The idea behind not going to extreme angles with the knees is more a traditional one… traditionally it’s always been thought of as safer not to.
Many say that that’s hooey these days and I can understand the reasoning behind it. But any of my clients who experience knee pain immediately flare up if the angle exceeds 90 degrees and are fine to pump them out if it doesn’t. For this reason, I get all my clients to try and keep this unless we are talking ATG squats or quad dominant leg press. Neither of which I use much.
You can do what you like with your knees, but this is why I do them this way. [/quote]
I understand what you are saying, however, I wouldnt consider already injured clients having pain when doing an exercise a good reason not to do the exercise. What you are basically saying is that you dont think the knee should travel past the ankle, when doing split squats and lunges. Look at anyone doing a proper front squat, non-powerlifting back squat, or one legged squat and you will see that the knee travels well past the point which you say is dangerous. In those exercises it is near impossible to avoid this. But it is possible to avoid this doing split squats and lunges, and that is the only reason this is even being talked about. If you arent letting your clients knee travel forward you are doing them a diservice (the uninjured ones) because they are not getting the most out of a quad dominant exercise. Would you do bench presses with someone that had bad shoulders?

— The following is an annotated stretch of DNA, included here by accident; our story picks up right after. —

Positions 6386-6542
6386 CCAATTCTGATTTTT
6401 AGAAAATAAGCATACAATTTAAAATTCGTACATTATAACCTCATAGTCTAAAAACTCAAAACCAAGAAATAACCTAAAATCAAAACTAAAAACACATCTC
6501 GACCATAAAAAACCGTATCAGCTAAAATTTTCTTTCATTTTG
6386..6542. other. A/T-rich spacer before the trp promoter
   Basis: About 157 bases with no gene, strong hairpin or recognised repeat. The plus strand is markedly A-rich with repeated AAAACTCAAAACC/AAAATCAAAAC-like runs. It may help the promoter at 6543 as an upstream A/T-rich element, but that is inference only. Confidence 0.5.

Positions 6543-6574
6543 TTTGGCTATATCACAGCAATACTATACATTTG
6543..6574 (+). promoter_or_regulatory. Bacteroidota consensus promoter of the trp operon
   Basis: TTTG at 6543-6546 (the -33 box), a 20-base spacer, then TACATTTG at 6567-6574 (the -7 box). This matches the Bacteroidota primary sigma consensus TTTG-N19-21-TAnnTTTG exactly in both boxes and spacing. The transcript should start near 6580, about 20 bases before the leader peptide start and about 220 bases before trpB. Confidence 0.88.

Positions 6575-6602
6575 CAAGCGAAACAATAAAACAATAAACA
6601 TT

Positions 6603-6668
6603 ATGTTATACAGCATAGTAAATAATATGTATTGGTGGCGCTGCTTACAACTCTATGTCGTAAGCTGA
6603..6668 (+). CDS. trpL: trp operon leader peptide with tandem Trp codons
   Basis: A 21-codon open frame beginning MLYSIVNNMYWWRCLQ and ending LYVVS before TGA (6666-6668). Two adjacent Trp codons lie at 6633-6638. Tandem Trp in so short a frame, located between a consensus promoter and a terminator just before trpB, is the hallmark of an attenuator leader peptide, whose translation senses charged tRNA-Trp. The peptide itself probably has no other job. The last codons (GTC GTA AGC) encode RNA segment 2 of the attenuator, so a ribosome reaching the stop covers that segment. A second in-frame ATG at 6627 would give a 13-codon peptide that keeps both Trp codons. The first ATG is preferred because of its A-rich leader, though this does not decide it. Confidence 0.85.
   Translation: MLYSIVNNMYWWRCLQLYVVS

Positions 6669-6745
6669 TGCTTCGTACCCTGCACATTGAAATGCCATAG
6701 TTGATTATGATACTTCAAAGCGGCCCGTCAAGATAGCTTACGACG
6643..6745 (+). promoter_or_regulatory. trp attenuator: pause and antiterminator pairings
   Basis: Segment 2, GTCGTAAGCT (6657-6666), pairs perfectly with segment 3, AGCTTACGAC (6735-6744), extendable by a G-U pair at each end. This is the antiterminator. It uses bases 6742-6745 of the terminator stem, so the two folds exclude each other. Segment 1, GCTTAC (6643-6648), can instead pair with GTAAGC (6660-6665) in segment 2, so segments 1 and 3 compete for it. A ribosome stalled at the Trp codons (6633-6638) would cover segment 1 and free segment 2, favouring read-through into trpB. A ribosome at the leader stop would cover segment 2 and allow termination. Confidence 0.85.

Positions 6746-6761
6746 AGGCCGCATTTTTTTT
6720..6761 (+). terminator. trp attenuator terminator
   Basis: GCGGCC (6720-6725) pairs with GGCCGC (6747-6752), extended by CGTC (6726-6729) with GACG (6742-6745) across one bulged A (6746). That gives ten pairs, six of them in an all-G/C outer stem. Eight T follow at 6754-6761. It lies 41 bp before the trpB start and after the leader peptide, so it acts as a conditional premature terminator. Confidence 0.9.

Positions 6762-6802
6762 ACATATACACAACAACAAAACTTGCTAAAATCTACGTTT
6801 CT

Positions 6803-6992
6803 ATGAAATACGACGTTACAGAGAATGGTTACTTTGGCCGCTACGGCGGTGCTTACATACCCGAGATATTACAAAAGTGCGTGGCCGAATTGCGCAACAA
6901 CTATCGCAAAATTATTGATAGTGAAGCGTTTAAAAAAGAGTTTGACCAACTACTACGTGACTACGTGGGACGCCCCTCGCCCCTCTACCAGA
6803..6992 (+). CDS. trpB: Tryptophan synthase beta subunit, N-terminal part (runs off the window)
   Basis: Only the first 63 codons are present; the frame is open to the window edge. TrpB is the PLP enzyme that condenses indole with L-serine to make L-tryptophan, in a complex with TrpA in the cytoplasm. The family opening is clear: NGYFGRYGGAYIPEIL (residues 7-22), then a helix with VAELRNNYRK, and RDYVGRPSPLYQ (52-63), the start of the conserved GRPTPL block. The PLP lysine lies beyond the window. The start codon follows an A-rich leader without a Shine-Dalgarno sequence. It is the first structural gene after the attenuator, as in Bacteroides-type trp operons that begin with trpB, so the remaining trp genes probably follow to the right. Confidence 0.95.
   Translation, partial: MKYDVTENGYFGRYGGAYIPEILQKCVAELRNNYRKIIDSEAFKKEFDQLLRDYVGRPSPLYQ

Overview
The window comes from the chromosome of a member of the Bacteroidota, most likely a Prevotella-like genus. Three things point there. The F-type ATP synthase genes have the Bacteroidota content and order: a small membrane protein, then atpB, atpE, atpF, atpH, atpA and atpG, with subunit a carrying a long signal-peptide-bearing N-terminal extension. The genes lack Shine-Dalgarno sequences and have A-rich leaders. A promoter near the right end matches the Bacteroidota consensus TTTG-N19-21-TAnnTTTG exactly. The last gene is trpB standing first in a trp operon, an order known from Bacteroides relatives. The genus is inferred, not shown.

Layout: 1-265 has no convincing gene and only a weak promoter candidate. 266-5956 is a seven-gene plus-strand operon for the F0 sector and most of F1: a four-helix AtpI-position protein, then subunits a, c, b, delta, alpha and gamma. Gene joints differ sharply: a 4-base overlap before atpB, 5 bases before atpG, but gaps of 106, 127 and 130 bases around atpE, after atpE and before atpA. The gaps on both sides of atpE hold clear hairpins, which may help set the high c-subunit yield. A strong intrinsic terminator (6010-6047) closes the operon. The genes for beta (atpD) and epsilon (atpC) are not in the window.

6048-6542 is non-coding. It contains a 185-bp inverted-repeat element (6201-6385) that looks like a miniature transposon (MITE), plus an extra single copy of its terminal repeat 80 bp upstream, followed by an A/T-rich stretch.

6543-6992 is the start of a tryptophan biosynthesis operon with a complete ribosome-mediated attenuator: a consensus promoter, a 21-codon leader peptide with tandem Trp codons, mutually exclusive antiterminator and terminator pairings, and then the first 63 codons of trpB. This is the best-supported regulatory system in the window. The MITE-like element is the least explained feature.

Probably not. Well I guess that exercise is bad for everyone, just scrap it. Go tell the authors of the site your new found information.